The Tomatometer rating – based on the published opinions of hundreds of film and television critics – is a trusted measurement of movie and TV programming quality for millions of moviegoers. It represents the percentage of professional critic reviews that are positive for a given film or television show.
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The Tomatometer is 60% or higher.
The Tomatometer is 59% or lower.
Movies and TV shows are Certified Fresh with a steady Tomatometer of 75% or higher after a set amount of reviews (80 for wide-release movies, 40 for limited-release movies, 20 for TV shows), including 5 reviews from Top Critics.
Percentage of users who rate a movie or TV show positively.
Many of the book's references to Spielberg's cultural artifacts have been stripped away, but he imbibes the movie with flashes of colour and heart that rekindle a sense of wonderment that will transport many viewers back to their childhoods.
Amid this special-effects maelstrom, Wade Watts never emerges as a character, and the taciturn Sheridan is in constant danger of being out-acted by his own avatar. Who can connect with a hero when he's just watching the story?
Just as Ready Player One moves back and forth between fantasy and reality, it's difficult not to admire the facility with which Spielberg oscillates between this sort of sprawling, popcorn-munching exercise and a character-driven historical drama.
For those looking for Ready Player One to condemn the digi-verse as a destructive force against human connection, find another movie. Spielberg's mindbending joyride won't quit even when the head-spinning spectacle hits sensory overload. Game on.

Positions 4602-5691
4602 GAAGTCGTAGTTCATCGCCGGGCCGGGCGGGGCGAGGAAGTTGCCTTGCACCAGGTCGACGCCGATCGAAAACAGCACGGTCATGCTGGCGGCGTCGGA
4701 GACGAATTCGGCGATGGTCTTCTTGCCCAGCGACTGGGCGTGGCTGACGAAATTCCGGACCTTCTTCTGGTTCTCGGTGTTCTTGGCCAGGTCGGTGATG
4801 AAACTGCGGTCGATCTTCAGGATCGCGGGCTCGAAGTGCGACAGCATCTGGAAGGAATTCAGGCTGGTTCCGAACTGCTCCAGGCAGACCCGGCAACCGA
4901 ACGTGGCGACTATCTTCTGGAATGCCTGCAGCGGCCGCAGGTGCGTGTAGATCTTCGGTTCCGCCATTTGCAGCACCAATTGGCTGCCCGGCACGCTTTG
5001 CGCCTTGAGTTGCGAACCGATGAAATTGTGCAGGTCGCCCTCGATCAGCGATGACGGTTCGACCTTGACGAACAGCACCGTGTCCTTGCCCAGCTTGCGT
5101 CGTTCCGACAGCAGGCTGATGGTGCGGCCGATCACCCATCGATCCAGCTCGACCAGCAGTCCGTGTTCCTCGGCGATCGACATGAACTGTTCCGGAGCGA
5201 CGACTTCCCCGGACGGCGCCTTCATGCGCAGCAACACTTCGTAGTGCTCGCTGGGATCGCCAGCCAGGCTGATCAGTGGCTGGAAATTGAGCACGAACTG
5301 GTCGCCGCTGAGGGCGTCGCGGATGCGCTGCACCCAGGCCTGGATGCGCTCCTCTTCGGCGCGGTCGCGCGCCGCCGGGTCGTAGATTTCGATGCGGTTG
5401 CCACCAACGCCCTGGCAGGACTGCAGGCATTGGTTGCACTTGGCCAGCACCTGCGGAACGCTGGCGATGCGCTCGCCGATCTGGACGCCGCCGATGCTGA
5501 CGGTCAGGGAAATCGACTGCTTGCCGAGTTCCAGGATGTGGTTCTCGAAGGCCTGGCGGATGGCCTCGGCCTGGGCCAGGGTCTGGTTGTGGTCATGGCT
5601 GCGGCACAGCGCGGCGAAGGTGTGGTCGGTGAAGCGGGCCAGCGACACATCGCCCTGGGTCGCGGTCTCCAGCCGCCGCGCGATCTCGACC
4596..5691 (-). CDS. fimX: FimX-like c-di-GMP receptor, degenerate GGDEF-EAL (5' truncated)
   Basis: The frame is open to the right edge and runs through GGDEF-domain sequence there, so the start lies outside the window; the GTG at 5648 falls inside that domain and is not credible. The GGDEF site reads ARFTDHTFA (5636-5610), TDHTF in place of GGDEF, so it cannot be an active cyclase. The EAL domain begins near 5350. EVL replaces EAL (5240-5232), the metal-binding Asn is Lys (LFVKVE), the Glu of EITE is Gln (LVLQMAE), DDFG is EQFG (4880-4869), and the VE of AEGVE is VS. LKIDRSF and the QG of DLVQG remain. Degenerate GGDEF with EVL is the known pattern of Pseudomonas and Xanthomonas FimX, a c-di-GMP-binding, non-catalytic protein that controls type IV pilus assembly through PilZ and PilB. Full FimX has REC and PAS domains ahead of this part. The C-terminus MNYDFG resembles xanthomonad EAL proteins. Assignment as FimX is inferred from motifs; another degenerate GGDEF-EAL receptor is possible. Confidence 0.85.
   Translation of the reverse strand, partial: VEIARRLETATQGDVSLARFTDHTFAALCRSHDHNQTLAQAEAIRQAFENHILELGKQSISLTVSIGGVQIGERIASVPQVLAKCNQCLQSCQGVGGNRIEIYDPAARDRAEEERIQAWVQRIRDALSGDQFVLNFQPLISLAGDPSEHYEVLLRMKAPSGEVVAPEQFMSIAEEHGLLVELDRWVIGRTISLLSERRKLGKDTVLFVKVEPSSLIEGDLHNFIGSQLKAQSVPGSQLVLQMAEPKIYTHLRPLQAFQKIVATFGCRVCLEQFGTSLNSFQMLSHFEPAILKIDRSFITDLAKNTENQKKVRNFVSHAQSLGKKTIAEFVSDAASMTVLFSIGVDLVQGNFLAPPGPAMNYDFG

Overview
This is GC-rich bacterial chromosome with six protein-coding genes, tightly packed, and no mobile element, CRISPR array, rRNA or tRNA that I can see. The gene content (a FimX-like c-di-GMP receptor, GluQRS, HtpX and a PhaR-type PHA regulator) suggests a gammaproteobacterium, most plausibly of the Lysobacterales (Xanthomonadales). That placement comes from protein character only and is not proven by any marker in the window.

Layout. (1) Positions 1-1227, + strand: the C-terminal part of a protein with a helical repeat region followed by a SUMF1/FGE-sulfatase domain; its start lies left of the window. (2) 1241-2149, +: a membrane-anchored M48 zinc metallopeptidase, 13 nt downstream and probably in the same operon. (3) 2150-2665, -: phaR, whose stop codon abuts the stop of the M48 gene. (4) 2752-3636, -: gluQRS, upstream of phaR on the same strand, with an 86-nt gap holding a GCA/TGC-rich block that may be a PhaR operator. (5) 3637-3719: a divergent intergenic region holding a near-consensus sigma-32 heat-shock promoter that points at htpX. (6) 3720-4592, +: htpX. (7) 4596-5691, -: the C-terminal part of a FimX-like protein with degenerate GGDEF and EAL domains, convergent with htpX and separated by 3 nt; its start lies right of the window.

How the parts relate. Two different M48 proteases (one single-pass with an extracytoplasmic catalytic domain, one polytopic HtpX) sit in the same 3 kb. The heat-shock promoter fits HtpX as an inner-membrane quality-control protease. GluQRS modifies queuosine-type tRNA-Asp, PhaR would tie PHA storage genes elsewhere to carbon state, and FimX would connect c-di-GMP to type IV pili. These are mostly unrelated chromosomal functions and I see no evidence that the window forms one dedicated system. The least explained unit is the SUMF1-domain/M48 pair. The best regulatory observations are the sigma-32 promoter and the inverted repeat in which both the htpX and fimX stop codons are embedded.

Ready Player One has no obligation to be a rigorous intellectual exercise, even if it amounts to a wasted opportunity...it doesn't have to be so facile, either. Maybe next time the screenwriters shouldn't set the difficulty mode to easy.
Its plot is complexity itself, but its "kids save the world" soul is simple and earnest as opposed to earth shattering. With apologies to Bill and Ted, it's an excellent adventure, and let's leave it at that.
Ready Player One is entertaining enough, and it's certainly well-made, but what truly stands out is the filmmaker's prevailing-present sense of bemused disgust at the way his offspring are spending their time.
Might mark the beginning of a new era in filmmaking or the end of an old one, but either way it feels like a failed experiment in building a new story on the carcasses of old movies, TV shows and video games.
Spielberg deftly switches between the blinking, bleeping world of the OASIS and the grayer, grittier reality outside. Meanwhile, there's a touch of innocence that never lets us forget this dazzling spectacle is still basically a fairy tale.
When you're watching Ready Player One, you can almost feel the legendary director sitting next to you, laughing at the references, thrilled with the action, and eating his popcorn. You definitely need popcorn for this one.
A rollicking adventure through worlds both bleak and fantastic, Steven Spielberg's Ready Player One makes big changes to the specifics and structure of Ernest Cline's best-selling novel but keeps the spirit and level-up thrills intact.